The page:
When I first started leading a yoga and meditation group at work, someone told me that I didn’t have to know the whole alphabet to begin teaching something. If I knew A, B and C, that was enough to begin. If I waited until I got to Z and felt like a master, I wouldn’t share anything for a long time. And what if I never get there, or if it takes a lifetime?
Still, my first thought is always “I’m not qualified” when an opportunity comes along to lead a meditation or present about the topic to a group. After all, I really struggle with the concept of a daily practice and I have not made it to a weeklong silent meditation retreat.
What I do know is that meditation is simple to do but really difficult to practice. And what I’ve learned is that I don’t need to be a master of it to hold the space. In fact, it’s really only about holding the space. If I create that space and set an intention, the rest takes care of itself. It’s magical.
I don’t need to be a master of it to hold the space.
I discovered that hosting a group gave me the discipline to practice that I had been lacking. Even if I didn’t manage to meditate on my own all week, there was a group at a set time to help hold me accountable and to support the practice. On these scheduled days, it wasn’t just about me. It was a community. This community inspired me to look for articles that I might share as inspiration, which extended my personal practice.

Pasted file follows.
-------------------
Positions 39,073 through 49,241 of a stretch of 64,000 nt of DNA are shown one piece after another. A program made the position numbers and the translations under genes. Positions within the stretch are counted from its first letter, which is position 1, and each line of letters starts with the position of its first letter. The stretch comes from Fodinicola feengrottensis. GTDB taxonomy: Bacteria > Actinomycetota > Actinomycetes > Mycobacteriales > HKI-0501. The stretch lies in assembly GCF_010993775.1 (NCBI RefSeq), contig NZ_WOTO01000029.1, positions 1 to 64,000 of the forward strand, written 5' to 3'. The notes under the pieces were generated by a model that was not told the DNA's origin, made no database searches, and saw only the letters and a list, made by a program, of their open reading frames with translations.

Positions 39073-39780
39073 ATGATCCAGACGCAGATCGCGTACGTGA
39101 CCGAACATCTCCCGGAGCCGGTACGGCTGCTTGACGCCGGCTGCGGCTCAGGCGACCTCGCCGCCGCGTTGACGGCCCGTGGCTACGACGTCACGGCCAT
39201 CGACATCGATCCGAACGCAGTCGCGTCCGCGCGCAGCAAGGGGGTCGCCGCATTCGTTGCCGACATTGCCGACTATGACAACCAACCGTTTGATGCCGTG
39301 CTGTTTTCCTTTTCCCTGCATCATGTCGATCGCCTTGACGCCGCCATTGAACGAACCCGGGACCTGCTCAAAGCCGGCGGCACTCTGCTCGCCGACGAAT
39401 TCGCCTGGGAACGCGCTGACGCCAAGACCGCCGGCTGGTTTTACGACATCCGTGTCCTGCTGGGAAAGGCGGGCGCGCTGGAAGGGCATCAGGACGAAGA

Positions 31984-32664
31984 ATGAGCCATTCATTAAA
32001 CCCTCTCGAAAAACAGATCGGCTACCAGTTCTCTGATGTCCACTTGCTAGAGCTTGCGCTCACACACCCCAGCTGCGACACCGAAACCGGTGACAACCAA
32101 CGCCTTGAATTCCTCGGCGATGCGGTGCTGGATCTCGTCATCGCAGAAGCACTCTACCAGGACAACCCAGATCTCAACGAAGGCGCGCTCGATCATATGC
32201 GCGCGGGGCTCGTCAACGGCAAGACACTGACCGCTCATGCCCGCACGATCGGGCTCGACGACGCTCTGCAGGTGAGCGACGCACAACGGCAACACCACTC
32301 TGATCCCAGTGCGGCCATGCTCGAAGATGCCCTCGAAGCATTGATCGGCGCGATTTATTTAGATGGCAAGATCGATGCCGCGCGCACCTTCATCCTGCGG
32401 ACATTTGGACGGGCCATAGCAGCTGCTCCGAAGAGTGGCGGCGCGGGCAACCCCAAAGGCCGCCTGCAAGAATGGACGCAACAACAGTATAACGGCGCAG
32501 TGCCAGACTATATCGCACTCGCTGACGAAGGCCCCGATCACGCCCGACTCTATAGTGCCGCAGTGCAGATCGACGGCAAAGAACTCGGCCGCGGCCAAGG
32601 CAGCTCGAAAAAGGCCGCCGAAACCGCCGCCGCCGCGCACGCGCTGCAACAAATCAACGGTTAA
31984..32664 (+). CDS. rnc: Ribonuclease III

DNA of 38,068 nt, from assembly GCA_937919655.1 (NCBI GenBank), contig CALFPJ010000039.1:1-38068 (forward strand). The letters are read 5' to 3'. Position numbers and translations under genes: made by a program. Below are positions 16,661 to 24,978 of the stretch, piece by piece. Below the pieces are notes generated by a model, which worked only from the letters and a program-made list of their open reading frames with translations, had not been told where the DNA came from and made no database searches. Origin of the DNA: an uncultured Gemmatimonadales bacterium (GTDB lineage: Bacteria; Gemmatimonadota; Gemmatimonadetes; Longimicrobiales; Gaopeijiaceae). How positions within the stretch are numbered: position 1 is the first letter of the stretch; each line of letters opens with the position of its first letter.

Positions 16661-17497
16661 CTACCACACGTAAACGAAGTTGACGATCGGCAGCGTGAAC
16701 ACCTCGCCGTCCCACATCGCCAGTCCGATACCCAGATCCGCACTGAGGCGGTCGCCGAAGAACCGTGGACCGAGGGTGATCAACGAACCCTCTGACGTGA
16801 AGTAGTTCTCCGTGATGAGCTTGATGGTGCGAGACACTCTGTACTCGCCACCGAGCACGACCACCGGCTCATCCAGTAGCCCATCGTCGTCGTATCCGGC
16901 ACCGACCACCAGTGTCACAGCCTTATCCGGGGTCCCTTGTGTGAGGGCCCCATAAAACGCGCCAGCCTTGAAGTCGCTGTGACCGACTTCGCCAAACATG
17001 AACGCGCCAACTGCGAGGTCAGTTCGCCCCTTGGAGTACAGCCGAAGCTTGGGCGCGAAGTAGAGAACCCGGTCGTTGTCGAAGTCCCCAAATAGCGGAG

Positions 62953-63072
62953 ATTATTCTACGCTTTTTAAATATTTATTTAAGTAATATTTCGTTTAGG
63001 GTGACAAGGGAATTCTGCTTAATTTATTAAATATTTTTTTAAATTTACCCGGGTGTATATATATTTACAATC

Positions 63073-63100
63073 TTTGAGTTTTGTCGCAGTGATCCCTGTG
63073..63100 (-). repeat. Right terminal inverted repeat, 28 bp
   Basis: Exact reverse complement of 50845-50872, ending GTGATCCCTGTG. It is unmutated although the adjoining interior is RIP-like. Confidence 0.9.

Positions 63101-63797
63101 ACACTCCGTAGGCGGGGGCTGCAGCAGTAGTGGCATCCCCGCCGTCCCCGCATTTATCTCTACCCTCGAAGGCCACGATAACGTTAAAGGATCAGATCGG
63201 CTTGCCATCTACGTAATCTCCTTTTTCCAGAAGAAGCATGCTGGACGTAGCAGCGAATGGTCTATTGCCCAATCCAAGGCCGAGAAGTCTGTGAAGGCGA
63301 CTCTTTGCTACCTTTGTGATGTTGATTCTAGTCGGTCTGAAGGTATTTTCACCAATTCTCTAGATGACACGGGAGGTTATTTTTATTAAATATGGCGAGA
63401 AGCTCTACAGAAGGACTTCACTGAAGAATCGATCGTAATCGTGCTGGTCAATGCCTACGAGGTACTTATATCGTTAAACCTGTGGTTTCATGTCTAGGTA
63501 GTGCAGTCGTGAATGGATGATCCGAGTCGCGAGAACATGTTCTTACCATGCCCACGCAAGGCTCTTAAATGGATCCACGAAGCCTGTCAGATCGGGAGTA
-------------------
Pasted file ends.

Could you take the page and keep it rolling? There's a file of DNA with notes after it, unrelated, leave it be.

It’s so easy to make this type of self-care the last of our priorities. But I think that we need to practice holding space now so that we have a ritual for holding each other when we really need it. It’s immediately beneficial, but becomes critical in times of crisis or grief. We need to build the container. If we hold the space, it will hold us.
Audrey and her partner Amy live on a family farm. With their own three acre slice, they consider themselves to be part of a day to day experiment to see how much of their own food can be raised on a small plot while holding down two regular jobs. They are experienced in raising chickens and goats and they recently raised and processed a couple of pigs. They also tend an organic kitchen garden. They find chickens to be one of the most enjoyable and rewarding ventures so far and are eager to share what they have learned through much trial and error to others who want an abundance of the best tasting eggs in their own backyards. Audrey is a beloved Board Member of Abundance NC!